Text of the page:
In an industrial context, there are numerous ways to manufacture parts for specific applications.

Some of the most common methods include die casting or machining of components. While die casting involves pouring molten material into a mould, machined parts are manufactured by cutting away material into the desired shape using a programmable robotic arm.

One of the most famous examples of precision machining is the Apple MacBook laptop — its iconic metal body is milled from a single aluminium block! Connectors, electrical crimps and contacts are some other examples of electronic components that are manufactured in this way.

Given the precision machining parts offers, many industries now rely on this method to meet stringent quality standards. But what are some of the other benefits and uses?


Key characteristics

Machined parts refer to practically any component used as a part of a larger piece of equipment, cut to fit exact measurements.

These parts are unique in that they can be made of practically any material. Some of the most common raw materials used in precision machining include stainless steel, brass, aluminium, copper, basic plastics and engineered plastics. Each substance offers different benefits to each application, such as the conductivity of particular metals or the lightweight, biocompatibility of titanium. This versatility means machining of parts can be used across multiple industries to cater to exact specifications.

The process of machining parts also involves programming the dimensions for incredibly precise results and exceptionally tight tolerances. Thanks to this guaranteed accuracy, machining parts allows for quicker assembly, making the process much more cost-effective — perfect for mass production.

OEMs often turn to 3D printing for accurate manufacturing of parts, too. However, precision machining involves the subtraction of material from a raw whole, where 3D printing is an additive process. 3D printing is also used predominantly for plastics and to a lesser extent for metals. In this way, machining is arguably superior as it results in higher quality prototypes with better surface quality.

Versatile applications

Many industries require bespoke parts for equipment, often with exact measurements for intricate and niche applications.


In the commercial sector, prototypes and 3D models are often required during the early scoping phases of a product. Precision machining ensures the prototype is an accurate reflection of the end product. Machined parts are also essential for mass production on a commercial scale because they can be manufactured quickly with consistent repeatability.


In one of our recent blogs about MedTech, we looked at the importance of accuracy in the medical industry, where it truly is a matter of life and death. Machined parts require minute and refined details for specialist medical equipment. Examples of these parts in the healthcare sector include implants, MRI machines, items made from high-temperature plastics and electronics enclosures for monitoring machinery, to name a few.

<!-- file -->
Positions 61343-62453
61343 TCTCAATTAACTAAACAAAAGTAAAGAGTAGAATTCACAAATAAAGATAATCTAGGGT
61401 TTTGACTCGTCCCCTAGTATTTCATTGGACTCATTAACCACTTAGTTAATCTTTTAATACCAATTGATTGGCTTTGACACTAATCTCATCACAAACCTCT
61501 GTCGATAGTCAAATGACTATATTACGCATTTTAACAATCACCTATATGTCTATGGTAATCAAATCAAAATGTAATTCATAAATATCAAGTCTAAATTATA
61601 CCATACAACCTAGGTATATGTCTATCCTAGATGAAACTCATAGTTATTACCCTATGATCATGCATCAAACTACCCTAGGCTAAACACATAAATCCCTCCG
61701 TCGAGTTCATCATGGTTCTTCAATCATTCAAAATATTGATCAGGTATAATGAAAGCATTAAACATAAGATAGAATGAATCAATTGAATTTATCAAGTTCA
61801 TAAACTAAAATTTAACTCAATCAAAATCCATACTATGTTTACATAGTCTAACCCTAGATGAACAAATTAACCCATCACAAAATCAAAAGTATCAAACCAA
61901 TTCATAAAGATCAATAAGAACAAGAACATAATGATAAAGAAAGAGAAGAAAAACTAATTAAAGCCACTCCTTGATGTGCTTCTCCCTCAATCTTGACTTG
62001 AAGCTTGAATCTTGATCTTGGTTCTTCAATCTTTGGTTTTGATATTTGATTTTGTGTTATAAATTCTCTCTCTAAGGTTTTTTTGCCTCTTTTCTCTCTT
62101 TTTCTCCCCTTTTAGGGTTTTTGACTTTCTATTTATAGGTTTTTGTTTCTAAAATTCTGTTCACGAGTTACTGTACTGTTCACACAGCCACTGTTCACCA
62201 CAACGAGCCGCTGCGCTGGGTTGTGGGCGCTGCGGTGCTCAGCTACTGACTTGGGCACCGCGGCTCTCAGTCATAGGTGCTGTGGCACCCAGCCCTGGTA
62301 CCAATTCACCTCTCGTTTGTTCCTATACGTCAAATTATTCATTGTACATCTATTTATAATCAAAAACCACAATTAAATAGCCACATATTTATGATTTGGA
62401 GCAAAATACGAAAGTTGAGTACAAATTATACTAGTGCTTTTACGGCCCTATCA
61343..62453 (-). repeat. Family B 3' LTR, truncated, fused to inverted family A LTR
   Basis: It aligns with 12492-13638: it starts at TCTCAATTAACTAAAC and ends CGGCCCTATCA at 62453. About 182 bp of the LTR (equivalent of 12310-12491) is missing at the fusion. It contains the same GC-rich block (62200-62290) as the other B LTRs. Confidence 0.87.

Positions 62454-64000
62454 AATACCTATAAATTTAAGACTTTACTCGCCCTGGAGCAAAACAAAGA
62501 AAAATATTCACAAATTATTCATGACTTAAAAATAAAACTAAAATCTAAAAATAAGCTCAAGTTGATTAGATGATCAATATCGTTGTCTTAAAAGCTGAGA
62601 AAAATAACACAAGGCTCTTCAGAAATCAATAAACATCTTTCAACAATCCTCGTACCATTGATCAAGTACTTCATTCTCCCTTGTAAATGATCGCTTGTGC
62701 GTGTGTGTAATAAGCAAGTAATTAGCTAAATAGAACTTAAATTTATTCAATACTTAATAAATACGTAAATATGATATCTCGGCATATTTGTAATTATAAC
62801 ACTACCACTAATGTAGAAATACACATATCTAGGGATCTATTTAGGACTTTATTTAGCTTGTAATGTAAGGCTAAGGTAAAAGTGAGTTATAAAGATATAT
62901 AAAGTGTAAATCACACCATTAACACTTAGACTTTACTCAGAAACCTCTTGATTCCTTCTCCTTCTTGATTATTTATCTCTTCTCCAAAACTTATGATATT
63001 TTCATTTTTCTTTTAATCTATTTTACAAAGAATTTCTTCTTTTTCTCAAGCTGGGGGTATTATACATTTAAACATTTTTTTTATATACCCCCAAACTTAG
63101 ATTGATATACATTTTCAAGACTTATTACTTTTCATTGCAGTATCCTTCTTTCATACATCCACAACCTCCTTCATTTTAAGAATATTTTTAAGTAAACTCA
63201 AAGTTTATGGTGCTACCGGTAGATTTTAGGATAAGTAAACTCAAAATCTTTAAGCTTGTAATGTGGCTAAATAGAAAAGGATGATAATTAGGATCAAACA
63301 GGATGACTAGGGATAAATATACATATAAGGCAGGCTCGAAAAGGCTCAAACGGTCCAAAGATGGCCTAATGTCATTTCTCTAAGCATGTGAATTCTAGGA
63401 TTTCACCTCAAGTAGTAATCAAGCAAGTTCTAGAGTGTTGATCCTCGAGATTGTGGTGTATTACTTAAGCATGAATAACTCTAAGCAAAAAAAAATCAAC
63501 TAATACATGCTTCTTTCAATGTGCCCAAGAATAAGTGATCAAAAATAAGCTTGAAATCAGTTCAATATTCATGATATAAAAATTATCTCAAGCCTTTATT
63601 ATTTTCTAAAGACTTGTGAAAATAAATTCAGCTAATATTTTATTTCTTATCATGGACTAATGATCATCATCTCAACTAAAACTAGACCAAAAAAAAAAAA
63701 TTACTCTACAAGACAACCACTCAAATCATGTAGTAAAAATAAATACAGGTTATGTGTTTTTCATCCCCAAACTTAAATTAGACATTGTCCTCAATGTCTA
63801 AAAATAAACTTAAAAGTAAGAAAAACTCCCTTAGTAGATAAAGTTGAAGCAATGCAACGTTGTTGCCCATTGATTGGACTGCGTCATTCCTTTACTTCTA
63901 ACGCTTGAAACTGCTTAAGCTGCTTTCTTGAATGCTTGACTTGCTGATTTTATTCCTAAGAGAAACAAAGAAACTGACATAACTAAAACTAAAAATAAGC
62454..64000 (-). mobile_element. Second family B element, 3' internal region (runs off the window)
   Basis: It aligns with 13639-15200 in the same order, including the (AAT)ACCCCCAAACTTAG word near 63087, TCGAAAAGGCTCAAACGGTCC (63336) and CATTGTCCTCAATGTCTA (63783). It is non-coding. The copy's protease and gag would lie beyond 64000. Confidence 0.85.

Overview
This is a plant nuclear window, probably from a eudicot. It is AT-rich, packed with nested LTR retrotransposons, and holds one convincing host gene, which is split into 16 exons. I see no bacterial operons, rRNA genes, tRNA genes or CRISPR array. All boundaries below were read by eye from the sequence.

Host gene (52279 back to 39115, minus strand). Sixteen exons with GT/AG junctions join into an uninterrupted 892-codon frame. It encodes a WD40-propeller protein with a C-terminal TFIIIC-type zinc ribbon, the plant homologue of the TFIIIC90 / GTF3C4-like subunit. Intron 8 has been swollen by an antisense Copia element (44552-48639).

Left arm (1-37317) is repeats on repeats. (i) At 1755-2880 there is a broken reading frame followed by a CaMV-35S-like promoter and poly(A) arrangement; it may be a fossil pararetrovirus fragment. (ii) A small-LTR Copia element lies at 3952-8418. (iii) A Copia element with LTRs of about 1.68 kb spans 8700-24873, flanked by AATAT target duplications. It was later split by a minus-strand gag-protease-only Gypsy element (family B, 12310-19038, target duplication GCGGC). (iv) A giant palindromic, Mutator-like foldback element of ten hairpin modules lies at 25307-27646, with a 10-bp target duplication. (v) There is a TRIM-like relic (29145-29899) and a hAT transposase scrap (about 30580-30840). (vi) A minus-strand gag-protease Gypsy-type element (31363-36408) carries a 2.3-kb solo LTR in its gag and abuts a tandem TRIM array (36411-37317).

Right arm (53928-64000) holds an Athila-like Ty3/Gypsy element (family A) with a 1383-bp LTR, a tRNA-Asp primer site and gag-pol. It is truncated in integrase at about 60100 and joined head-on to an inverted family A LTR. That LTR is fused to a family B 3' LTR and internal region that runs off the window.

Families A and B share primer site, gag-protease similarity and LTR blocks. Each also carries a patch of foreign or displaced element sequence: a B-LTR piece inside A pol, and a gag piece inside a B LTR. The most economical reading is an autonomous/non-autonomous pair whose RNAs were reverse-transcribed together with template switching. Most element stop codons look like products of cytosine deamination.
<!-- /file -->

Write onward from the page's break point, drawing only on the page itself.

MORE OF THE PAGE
Fine-tuned, sensitive equipment can also be found in the aerospace industry. Here, any errors could be detrimental. As such, only the most detailed and high-quality parts will suffice. Machined components are used in applications such as turbo engine parts, bushings, air foils and fuel tanks — all of which are put under immense pressure and loads.


Weaponry and militia benefit greatly from machined parts, incorporated in communications equipment and tank components, for example. Not only are these parts held to an incredibly stringent quality standard, but they also require manufacturing in line with specific requirements and accreditations.


As our area of expertise here at EC, we know how important it is that delicate parts for microelectronics are manufactured with the utmost precision. Being so much as a nanometre out of line could make or break the equipment. You can find machined parts in a variety of electronics, such as connectors and electrical crimps. Bespoke connectors and electrical crimps often require tiny micro-components manufactured with miniscule details which only the precision of machining can achieve.

The advantage of outsourcing

Choosing an expert with the right equipment to machine your parts is essential. As the scope for human error is significantly reduced through precision machining, it makes sense to opt for a firm with quality machinery and the knowledge and skill needed to make the most of it.

This means you will be able to trust the parts will be of consistently high quality and reliable — to offer increased levels of safety and functionality.

At EC Electronics, we have built up a strong reputation for producing high-quality electronics-based products, using the latest state-of-the-art equipment. Our team of experts can provide engineering support to any OEM looking to embark on the next “big thing”.

Looking to outsource your next project? Contact one of the friendly team at EC Electronics today!